My Annual Texas State Park pass was set to expire at the end of January.
Yes, it's easy enough to renew the thing on-line, but I have stuff coming up that may limit my camping opportunities for a few months. That would be long enough to get us into summer and I don't usually camp around here during the summer what with the heat and too many free-range rug-rats running around!
Since the pass is an annual thing that expires 13 months after the purchase date (they round the expiration date up to the last day of the following month so plan on buying it early in the month to get the most days out of it. Buy it early in February and it will expire at the end of March next year.) I can't see spending money on it during times I'm not going to be using it. But at the same time I have a few weeks left on my current pass and I can't see wasting that either.
So it was time for a trip and South Llano State Park won the coin-toss.
I've been here before and would have liked to get campsite 21 because it is somewhat off on its own, but it was already booked. In fact I checked out as far as the reservation system would let me, some 9 months or so, and it was booked solid all the way out, which seems a little fishy.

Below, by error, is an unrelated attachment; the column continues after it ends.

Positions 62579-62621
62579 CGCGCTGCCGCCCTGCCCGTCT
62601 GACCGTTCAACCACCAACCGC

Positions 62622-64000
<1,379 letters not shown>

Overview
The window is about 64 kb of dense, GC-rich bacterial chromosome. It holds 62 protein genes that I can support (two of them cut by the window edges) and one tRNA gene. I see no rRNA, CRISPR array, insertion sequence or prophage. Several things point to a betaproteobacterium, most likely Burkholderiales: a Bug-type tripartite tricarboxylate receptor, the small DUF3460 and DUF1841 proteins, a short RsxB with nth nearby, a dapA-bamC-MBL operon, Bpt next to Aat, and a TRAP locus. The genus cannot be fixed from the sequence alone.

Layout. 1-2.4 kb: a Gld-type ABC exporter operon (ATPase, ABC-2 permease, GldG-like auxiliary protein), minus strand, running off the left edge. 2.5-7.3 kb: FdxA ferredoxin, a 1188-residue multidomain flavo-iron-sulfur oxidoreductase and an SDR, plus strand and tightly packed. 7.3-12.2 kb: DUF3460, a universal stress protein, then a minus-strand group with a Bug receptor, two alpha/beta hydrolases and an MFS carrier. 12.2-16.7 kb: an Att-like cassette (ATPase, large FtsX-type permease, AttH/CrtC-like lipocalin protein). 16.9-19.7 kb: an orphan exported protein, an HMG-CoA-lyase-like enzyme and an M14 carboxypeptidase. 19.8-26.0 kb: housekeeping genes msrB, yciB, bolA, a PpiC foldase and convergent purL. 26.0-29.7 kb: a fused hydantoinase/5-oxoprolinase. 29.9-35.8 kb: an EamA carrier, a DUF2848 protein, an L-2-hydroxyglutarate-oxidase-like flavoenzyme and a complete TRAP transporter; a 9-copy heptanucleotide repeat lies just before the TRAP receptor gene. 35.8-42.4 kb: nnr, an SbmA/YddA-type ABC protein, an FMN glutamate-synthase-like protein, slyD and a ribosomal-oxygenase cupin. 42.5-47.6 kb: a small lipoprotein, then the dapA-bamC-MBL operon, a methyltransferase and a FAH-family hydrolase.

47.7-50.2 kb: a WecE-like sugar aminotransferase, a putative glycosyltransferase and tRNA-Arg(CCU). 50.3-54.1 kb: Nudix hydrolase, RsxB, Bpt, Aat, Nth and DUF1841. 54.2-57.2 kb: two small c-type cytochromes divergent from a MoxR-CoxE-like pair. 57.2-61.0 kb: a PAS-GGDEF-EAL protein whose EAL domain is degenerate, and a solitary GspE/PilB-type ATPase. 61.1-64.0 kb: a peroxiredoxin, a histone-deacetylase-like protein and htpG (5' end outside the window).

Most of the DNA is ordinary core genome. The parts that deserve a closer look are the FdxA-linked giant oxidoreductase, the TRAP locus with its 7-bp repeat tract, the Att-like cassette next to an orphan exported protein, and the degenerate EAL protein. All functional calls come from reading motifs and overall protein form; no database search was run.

As a fall-back I decided to try site 19 because it is only flanked by another site on the one side, and has quick and easy access out the back of the site to the trail-system.
It worked out pretty well and I'd book it again.
The adjoining site 17 is mostly out of sight behind the tangled vegetation to the left in this photo and the overflow/walk-in camping parking lot to the right was also out of sight yet reachable by slipping out the back corner of my campsite (kinda off there behind my right shoulder) and from there the park's trail system was waiting for me.
While I was sitting there in my chair chilling that first evening I glanced over and for a brief moment thought I was seeing the ribs of a tiny little skeleton laying nearby.
I found it mildly amusing that A) I was fooled by the trickery of my eye and a handful of dead leaves still attached to their stem and B) technically it was a skeleton, just of a plant and not an animal.